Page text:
We did not understand that this committee would not be monitoring the wetlands on a regular basis, but would only respond to complaints. This was clarified at a meeting organized by World Wildlife Fund in Athens in 2005. I was then put in touch with a new local environmental group, Nautilos en drasi that was also formed to save wetlands. Together with WWF, we began to draft complaints about the degradation of individual wetlands. These complaints, numbering well over fifty, were all decided in our favor. Fines were issued, but there was no mechanism to ensure compliance. Numerous meetings with the Governor of the island resulted in promises that were not kept. We finally realized that he was more interested in currying favor with landowners and developers than in enforcing the law.
In 2008 while lecturing at a conference in Ireland, I met a Green Party member of the European Parliament who encouraged me to write a complaint to the European Commission. After six months of intense effort, I completed a formal complaint of over 100 single-spaced pages, supported by two large files of documents, detailing the government’s failure to protect the wetlands under the Natura law. It was immediately approved by Friends of Green Lesbos and Nautilos en drasi, but it took over two years for World Wildlife Fund and Hellenic Ornithological Society to revise and sign it.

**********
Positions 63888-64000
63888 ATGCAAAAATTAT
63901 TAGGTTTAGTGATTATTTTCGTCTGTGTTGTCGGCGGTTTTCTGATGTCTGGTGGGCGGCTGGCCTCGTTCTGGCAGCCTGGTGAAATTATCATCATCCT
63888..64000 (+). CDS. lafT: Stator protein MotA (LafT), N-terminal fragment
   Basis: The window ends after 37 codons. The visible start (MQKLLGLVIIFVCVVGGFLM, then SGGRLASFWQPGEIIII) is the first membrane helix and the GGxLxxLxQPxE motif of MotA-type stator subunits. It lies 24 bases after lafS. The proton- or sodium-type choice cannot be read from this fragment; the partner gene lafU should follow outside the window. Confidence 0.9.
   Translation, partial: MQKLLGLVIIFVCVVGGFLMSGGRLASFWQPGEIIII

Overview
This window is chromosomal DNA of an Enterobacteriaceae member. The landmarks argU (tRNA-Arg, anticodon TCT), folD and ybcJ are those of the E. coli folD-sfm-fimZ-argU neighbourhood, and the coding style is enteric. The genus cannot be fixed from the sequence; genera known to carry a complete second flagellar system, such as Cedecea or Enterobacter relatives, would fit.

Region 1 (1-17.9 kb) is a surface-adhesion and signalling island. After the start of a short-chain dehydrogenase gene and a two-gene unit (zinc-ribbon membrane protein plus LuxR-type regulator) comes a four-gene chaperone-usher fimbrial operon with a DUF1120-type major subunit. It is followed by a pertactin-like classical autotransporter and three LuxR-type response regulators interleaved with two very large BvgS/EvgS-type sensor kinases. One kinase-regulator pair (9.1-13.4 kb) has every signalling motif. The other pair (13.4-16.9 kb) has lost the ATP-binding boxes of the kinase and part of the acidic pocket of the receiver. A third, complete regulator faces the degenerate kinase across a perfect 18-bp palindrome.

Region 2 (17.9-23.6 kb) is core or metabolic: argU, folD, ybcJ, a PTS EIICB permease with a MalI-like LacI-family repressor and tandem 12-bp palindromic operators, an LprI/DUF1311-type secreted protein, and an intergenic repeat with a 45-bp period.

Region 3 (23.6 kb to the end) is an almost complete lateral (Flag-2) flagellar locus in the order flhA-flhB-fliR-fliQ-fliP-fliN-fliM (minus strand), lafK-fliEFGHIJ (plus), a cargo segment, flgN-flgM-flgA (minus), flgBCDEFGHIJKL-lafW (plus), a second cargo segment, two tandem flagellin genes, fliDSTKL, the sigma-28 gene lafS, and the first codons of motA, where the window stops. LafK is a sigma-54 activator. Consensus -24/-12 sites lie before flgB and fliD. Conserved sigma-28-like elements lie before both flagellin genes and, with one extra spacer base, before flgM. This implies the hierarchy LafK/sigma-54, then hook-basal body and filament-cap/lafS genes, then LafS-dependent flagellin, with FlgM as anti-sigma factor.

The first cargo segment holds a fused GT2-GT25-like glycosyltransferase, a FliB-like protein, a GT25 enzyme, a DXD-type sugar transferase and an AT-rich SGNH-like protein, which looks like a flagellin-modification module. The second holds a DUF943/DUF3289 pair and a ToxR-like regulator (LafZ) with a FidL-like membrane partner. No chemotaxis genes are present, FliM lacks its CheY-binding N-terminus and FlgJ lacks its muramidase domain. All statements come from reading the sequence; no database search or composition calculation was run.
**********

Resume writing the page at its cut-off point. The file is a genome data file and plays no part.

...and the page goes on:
The complaint was submitted to the European Commission in September 2011. After several requests for additional documentation, the Commission found Greece in violation of the Natura law in Lesbos in October 2014. In August 2016 the Commission informed us that it had made our case part of horizontal negotiations with Greece regarding its failure to protect all of its Natura sites. The February 2018 Presidential Decree is the fruit of these negotiations. It is certain that the European Commission will continue to watch the situation in Greece to ensure that the government follows through with the monitoring and protection mandated by the new law.
This has been a long and tiring and often discouraging struggle of nearly two decades and it is still ongoing, but if the end result is the protection of all of the Natura sites in Greece, it will have been well worth it.
Others involved in Natura struggles in Lesbos besides John Bowers and myself include Eleni Galinou, Michael Bakas, Costas Zorbas, and Stellios Kraonakis, and in Athens, Foteini Vrettou, George Chassiotis, and Elias Tzirtzis of World Wildlife Fund Greece, and Malamo Korbeti of Hellenic Ornithological Society.
Carol P. Christ is an internationally known feminist writer and educator currently living in Heraklion, Crete. Carol’s new book written with Judith Plaskow, is Goddess and God in the World: Conversations in Embodied Theology. FAR Press recently published A Serpentine Path: Mysteries of the Goddess. Carol has been leading educational tours based on the religion and culture of ancient Crete for over twenty years. She is active in the Green Party Greece and has run for office in regional and national elections. Carol’s photo by Michael Honegger.